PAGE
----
The Inly Halloween parade was festive as always – and there were a few book-themed costumes among the characters from Frozen, aliens, and witches:

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Finally, a funny story from one of our parents: Her six-year-old daughter was trying to describe a book she wanted to buy at our recent book fair. She couldn’t recall the title, but she remembered the cover:

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Here’s the book she wanted – not bad, right?

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The Freedom Summer Murders by Don Mitchell

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Fifty years ago, in June of 1964,  three young and idealistic civil rights workers were murdered by the KKK. The three young men were in Mississippi to register African Americans to vote as part of a statewide campaign. The Freedom Summer Murders by Don Mitchell is a riveting and essential account of the events leading to the murders of James Chaney, Andrew Goodman and Michael Schwerner – and should be in the collection of every middle and high school.

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I  pay special attention to good books about the Civil Rights Movement because our middle school students focus on that pivotal time during their history studies. Mitchell’s book caught my attention after reading several glowing reviews, but admittedly, when I read more about Mitchell, it was his biography that sparked my interest. Don Mitchell – from Kettering, Ohio – began his career in the office of Senator John Glenn. One of the books most often displayed at the Inly Library is Liftoff: A Photobiography of John Glenn by Don Mitchell. I consider it my responsibility – and a pleasure – to be sure Inly students learn about the first American to orbit the earth, U.S. Senator, and one of Ohio’s most famous  sons. During college, I spent a summer interning in Senator Glenn’s Washington office which ultimately led to my first job after graduating. I contacted Don Mitchell to learn more about his new book, and he graciously agreed to answer a few questions about The Freedom Summer Murders:

SS: What drew you to this particular set of events?

DM: I have been aware of the Chaney, Goodman, Schwerner murders from an early age. At my high school in Kettering, I took a course in black history and learned about this case in more depth. When I went on to attend Miami University in Oxford, Ohio, I frequently studied at the university’s Western Campus, which used to be the Western College for Women. It’s a beautiful, tranquil place. I often thought of the Freedom Summer volunteers who trained there in 1964. I was drawn to this story of young people taking such a huge risk to help others and fight for social justice. When I was casting about for a new book idea several years ago, I realized the fiftieth anniversary of Freedom Summer was approaching and I decided it would be a good time to explore this important story.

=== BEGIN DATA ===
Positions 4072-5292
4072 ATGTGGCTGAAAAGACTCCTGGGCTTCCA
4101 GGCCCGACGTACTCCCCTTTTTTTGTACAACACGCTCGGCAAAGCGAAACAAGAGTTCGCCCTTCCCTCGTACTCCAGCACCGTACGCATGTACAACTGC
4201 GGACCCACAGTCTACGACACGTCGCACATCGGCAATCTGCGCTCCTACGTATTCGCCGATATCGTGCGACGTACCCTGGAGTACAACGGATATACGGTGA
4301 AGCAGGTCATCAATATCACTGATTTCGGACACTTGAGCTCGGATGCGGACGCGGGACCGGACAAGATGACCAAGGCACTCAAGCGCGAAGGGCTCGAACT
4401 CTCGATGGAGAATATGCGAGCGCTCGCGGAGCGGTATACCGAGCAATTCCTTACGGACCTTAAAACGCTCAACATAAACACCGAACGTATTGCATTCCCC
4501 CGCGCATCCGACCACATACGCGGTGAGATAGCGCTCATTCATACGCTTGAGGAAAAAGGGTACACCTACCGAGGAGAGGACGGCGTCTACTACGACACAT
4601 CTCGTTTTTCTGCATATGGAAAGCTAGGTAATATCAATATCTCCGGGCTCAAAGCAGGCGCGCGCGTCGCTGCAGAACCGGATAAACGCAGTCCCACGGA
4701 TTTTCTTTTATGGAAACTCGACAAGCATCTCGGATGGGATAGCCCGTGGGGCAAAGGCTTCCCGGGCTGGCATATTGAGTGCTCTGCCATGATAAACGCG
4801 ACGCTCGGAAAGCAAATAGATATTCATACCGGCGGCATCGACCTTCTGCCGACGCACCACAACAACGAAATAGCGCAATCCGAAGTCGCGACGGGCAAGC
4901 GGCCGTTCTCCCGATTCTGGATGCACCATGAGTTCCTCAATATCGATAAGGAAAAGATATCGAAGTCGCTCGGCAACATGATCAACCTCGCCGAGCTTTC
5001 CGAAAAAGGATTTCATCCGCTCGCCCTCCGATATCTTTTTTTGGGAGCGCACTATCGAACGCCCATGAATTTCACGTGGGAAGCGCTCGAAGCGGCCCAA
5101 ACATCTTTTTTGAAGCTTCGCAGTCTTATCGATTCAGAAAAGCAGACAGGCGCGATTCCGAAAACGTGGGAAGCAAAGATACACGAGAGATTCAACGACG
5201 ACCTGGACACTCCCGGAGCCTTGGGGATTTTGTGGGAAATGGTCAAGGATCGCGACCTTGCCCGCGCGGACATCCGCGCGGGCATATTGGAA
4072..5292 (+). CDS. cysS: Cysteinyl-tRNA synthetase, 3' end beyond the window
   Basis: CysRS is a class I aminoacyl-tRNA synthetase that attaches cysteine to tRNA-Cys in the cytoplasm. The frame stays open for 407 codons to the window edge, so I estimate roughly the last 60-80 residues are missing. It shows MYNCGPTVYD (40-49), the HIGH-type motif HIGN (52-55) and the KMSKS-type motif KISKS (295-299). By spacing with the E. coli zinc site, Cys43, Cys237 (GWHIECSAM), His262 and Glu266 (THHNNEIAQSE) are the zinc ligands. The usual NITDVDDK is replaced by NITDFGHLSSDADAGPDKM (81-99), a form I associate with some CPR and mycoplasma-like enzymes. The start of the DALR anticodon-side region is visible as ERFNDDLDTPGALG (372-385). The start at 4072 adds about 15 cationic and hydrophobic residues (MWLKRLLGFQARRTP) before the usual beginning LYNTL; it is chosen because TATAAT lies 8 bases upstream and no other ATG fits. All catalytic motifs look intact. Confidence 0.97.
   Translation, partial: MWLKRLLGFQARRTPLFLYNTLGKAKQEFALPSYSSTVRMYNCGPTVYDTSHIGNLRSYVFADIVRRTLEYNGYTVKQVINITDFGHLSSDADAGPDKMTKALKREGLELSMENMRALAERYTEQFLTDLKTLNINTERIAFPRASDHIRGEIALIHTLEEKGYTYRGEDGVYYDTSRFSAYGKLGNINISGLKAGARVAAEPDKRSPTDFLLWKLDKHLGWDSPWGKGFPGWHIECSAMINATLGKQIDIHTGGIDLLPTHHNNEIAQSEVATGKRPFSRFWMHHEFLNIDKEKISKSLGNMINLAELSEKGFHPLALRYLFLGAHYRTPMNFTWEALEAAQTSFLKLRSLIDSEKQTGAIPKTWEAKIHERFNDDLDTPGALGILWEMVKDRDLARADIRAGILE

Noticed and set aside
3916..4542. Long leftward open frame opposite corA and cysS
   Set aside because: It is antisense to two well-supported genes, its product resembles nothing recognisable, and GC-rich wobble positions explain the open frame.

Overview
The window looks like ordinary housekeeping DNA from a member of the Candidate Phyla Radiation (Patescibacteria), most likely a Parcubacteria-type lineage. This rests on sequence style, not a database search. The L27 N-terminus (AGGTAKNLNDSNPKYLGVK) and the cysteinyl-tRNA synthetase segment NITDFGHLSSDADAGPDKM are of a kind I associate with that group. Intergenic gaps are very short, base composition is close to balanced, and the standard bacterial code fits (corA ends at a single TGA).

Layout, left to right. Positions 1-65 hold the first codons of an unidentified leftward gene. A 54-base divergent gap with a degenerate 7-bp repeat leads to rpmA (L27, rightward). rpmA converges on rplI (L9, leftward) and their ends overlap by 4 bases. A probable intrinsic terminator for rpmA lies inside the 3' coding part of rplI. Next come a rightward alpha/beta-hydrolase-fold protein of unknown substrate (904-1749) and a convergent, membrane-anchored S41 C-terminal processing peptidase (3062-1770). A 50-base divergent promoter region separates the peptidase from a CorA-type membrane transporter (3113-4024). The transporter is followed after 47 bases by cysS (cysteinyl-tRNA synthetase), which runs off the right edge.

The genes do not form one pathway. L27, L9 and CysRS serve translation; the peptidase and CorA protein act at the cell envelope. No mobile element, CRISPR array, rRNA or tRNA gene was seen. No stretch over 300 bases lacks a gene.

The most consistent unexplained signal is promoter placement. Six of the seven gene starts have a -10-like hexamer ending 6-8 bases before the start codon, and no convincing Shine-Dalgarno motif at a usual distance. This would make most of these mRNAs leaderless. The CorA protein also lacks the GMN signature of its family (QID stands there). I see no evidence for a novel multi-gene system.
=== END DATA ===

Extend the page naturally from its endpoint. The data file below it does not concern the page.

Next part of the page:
SS: You clearly spent a lot of time talking with people and reading firsthand accounts of the events of June 1964. Did anything you learn surprise you? Any challenges or “roads” you didn’t expect to travel?

DM: One of my primary objectives was to interview people who knew James Chaney, Andrew Goodman, and Michael Schwerner. In most published accounts of this story, there is very little about their lives and backgrounds. I wanted to tell their individual stories more fully, and explore what made these three young men such caring individuals, and how they became involved in civil rights. These interviews were the most interesting part of my research. I was struck, but not surprised, by how deeply they felt the loss of their loved ones, and how vivid that sense of loss was almost 50 years after their murders.

SS: What books do you admire?

DM: I’ve always been interested in biographies. It’s a great way to learn about the lives of interesting people, as well as understand the times in which they lived. I also love anything written by E.B. White; not just his books for young people (e.g., Charlotte’s Web and Stuart Little), but his letters and essays. In addition to being a great literary stylist, his writing is witty and insightful.

SS: Is there a next book being planned?

DM: I have a young adult nonfiction book proposal that is currently under consideration at several publishing houses. Hopefully, there will be interest before long — I’m anxious to begin a new project.

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As regular readers know, I consider Charlotte’s Web to be one of the greatest novels ever written – so it was a thrill to read about Don’s admiration for E.B. White.

 

Zero Tolerance by Claudia Mills

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I’m so happy to be reviewing books for School Library Journal!  This month’s issue includes my first review for the monthly magazine. Here it is: